Hard to be light

One of my favorite words in Finish is “ilo” which means “joy”. I love the sound, idea and meaning of it. But it is not easy to be joyful. I think it is not a coincidence that the International Labour Organization is abbreviated as ILO.

Gretchen Rubin, who writes about happiness, has concluded that it is hard to be light. By this she means that it requires work to be happy although it looks easy. But it’s not. It’s not easy to see the positive side of unpleasant things whereas it is much easier to sulk.

I knew once a person who was able to see the positive side of things. Even when that person was dying, I would hear stories about the lovely soft kitten they had or their smart son. This person had all the reason to sulk and feel miserable being in pain and emotional distress – but decided otherwise. Only years after I realise that lightness was harder to obtain than it seemed to others.

I’m terrible at being light. Becoming a parent has forced me into trying to be light. But at times, I’m sulking when I could decide otherwise. However, it seems being light gets easier when I try harder. It’s hard to be light, right?

Writing rules for incomplete writers (like me)

Writing rule # 1: The more time has passed from writing a text, the easier it gets to evaluate its objectively.

As I read a month old application related to my PhD I felt like writing a postscript to the organisation and apologising for all the inconveniences possibly caused by my failures in logic and grammar. For instance, how can I not notice that I wrote “dominate” instead of “dominant”? Very annoying. Especially when my colleague, who read the text, said “you’ll spot the simple mistakes”. Well, I didn’t.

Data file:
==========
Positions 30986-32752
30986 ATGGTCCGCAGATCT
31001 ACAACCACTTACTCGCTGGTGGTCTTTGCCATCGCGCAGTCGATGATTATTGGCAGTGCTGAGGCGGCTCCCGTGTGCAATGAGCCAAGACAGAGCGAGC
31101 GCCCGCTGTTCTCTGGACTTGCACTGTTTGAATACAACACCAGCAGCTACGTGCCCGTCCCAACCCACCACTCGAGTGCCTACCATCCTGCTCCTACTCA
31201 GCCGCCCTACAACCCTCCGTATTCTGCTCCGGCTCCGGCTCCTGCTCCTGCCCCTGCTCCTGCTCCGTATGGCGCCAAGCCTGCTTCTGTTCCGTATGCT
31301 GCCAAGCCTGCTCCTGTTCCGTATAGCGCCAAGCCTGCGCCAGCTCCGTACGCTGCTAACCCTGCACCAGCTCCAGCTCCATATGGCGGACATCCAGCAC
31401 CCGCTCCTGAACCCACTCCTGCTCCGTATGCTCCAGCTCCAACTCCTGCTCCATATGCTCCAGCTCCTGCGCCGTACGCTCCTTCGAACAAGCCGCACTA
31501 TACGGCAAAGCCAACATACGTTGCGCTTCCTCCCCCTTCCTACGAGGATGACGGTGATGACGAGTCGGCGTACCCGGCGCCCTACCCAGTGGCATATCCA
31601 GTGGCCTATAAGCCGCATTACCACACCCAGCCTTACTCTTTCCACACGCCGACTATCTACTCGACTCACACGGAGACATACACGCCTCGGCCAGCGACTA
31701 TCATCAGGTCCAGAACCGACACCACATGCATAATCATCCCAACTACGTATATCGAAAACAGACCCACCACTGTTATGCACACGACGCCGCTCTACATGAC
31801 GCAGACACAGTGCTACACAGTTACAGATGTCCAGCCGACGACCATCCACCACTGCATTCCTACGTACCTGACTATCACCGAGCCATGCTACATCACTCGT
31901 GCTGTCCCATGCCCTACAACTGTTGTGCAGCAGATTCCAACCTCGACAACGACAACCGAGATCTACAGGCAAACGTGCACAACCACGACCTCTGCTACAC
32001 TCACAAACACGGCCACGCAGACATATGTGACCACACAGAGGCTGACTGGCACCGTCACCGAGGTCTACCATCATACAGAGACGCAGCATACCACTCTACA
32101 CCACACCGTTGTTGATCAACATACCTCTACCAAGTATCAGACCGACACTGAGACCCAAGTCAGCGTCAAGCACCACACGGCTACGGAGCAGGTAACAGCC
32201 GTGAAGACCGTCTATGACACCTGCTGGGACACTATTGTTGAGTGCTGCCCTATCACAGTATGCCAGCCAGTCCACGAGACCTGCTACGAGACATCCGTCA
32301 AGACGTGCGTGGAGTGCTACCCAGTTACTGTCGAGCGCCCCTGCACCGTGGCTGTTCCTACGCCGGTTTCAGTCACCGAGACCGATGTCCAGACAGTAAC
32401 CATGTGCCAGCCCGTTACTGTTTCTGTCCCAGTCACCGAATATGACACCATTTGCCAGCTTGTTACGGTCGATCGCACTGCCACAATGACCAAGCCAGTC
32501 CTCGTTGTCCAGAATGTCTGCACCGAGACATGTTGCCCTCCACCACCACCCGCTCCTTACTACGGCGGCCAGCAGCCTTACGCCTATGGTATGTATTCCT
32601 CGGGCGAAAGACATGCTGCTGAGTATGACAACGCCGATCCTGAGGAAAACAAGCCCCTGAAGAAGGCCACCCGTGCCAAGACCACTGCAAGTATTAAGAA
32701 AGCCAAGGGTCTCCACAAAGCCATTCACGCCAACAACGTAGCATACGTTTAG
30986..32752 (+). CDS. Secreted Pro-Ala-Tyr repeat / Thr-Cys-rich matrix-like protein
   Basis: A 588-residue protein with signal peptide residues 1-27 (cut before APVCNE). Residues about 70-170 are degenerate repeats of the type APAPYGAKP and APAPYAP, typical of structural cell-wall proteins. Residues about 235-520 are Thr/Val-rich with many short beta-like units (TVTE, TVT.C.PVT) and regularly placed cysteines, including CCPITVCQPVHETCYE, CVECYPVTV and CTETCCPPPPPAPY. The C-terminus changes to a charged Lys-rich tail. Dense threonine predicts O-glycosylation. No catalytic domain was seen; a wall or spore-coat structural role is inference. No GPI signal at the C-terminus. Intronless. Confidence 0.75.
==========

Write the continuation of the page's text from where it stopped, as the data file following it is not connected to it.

Writing rule # 2: If enough time has passed from writing a text, one wonders who this wise person is who wrote all these excellent things.

There was a similar feeling some years or decades ago in a language studio while practicing French pronunciation. Not being used to hearing my own voice, I was sure my teacher had mixed up the lines and I was listening to someone else. I was rather critical on some aspects about the recording but in general it was impressively good for a first session. Until the person made exactly the same mistake I just made a minute ago. The same applies to old texts. It is quite often when I return to an older text I wonder how I could produce such fluent wording. Unfortunately, as often I notice annoying logical errors I remember trying to cover very hard. As often time has not buried them any deeper.

How to learn to accept oneself as an incomplete writer? And please do not comment on any mistakes in logic, grammar, tone, or the position of stars and the moon.